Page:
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15 of 15 people found the following review helpful
5.0 out of 5 stars Replace "best practices" that aren't with those that are "superior"
With regard to the meaning of "fierce," it is the same when used in the title of Susan Scott's previously published book, Fierce Conversations: Achieving Success at Work and in Life One Conversation at a Time. The word usually connotes being aggressive, confrontational, perhaps even hostile when in fact Pierce notes that it can also be used when expressing affection,...
Published on 31 Oct 2009 by Robert Morris

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2.0 out of 5 stars Disappointing
I was a big fan of her previous book "Fierce Conversatons". This is not up to that standard. Too repetitive, far too US-focused in example and solutions (when will management writers absorb that the European labour market imposes very different practices from the US one?). Not insightful or useful.
Published 24 months ago by Amazon Customer


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15 of 15 people found the following review helpful
5.0 out of 5 stars Replace "best practices" that aren't with those that are "superior", 31 Oct 2009
By 
Robert Morris (Dallas, Texas) - See all my reviews
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With regard to the meaning of "fierce," it is the same when used in the title of Susan Scott's previously published book, Fierce Conversations: Achieving Success at Work and in Life One Conversation at a Time. The word usually connotes being aggressive, confrontational, perhaps even hostile when in fact Pierce notes that it can also be used when expressing affection, loyalty, appreciation, and perhaps even love. However it is used, whatever is expressed should be honest, real, genuine, frank, candid, and in all other respects authentic. The subtitle of this book refers to a "bold alternative to the worst `best' practices of business today." This is a subject of great interest to me because much nonsense has been written about how the best practices of a GE, for example, can help other organizations succeed. The fact is, that best practices are not core values. They must be modified, sometimes replaced entirely as changing circumstances demand. It is worth adding that GE's best practices during Jack Welch's last year (2001) as chairman and CEO have changed significantly since then.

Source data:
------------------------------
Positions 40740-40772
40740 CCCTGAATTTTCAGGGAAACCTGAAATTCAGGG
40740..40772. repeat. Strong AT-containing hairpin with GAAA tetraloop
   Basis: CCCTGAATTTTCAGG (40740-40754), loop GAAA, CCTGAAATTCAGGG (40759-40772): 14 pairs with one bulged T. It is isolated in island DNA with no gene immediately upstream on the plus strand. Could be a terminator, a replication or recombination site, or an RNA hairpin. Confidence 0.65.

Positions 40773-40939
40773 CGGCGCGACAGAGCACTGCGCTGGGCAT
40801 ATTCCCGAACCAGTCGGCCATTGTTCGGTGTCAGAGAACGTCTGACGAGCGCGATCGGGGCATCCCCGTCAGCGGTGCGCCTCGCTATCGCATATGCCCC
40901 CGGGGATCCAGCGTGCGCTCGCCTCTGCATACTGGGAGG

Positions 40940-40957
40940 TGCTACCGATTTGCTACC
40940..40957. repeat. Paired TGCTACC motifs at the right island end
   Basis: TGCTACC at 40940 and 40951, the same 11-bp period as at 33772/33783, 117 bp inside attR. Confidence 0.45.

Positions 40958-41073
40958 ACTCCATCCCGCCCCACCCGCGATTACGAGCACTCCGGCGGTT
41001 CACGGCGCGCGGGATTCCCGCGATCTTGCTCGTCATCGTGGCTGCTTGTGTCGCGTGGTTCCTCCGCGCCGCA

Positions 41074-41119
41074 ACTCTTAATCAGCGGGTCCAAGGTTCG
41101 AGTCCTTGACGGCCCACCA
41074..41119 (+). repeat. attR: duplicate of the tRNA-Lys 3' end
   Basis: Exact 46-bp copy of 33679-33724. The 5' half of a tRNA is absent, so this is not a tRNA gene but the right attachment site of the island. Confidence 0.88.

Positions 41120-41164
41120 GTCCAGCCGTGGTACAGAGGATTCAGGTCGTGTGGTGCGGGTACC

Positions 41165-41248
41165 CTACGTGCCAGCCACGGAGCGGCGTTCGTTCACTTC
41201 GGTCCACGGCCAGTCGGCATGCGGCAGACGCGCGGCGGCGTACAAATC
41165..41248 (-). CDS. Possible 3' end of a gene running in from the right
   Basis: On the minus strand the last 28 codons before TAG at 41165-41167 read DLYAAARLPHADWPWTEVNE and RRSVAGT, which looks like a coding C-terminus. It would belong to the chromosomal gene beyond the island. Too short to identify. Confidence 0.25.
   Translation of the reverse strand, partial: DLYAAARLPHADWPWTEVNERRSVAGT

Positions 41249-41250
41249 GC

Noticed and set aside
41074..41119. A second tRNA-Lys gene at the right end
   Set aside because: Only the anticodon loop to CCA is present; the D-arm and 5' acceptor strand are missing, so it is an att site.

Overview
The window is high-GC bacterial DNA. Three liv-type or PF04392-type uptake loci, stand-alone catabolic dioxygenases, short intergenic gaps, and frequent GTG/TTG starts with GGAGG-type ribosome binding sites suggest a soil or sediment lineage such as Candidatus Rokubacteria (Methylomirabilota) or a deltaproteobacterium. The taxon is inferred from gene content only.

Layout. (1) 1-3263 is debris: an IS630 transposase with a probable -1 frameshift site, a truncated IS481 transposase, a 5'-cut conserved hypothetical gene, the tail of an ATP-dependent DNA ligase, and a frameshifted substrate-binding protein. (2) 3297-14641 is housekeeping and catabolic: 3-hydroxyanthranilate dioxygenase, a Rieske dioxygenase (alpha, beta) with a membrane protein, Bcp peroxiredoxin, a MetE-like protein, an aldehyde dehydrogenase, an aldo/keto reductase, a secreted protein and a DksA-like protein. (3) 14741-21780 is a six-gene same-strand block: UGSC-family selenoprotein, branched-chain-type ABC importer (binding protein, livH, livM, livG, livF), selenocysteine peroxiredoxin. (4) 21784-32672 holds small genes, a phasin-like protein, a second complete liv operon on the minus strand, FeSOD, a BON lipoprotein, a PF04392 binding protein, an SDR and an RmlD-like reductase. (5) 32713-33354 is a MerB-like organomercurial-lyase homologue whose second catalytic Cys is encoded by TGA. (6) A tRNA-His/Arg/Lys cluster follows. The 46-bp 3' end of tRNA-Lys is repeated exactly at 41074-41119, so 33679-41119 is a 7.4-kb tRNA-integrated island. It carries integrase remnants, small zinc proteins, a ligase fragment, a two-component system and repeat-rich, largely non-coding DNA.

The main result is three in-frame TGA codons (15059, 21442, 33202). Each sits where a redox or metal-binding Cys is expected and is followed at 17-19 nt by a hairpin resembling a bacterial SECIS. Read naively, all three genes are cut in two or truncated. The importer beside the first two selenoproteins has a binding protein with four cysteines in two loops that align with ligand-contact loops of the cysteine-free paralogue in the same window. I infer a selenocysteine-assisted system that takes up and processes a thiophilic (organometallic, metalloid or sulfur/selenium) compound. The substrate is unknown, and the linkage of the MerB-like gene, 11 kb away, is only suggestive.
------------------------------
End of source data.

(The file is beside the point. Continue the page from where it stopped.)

Ernest Hemingway once observed that all great writers have a "built-in, shock-proof crap detector." Scott suggests that fierce leaders also have one as well as what she characterizes as a "squid eye." That is, as Paul Lindbergh explains, "Seeing squid means you are seeing many things that others cannot and do not see. It means having sight in the presence of the blind. It means that you are a selective and efficient information gatherer. This is what `quid eye' really means, and when you apply it to other aspects of your life, you will have, metaphorically, more tuna in your net and fewer guppies and old rubber boots. And if you can see one `tell' [i.e. an indicator that what you seek is nearby], you automatically get others. It's almost like beginning to understand the nature of a tell or the nature of signs left behind for our eyes and senses to use."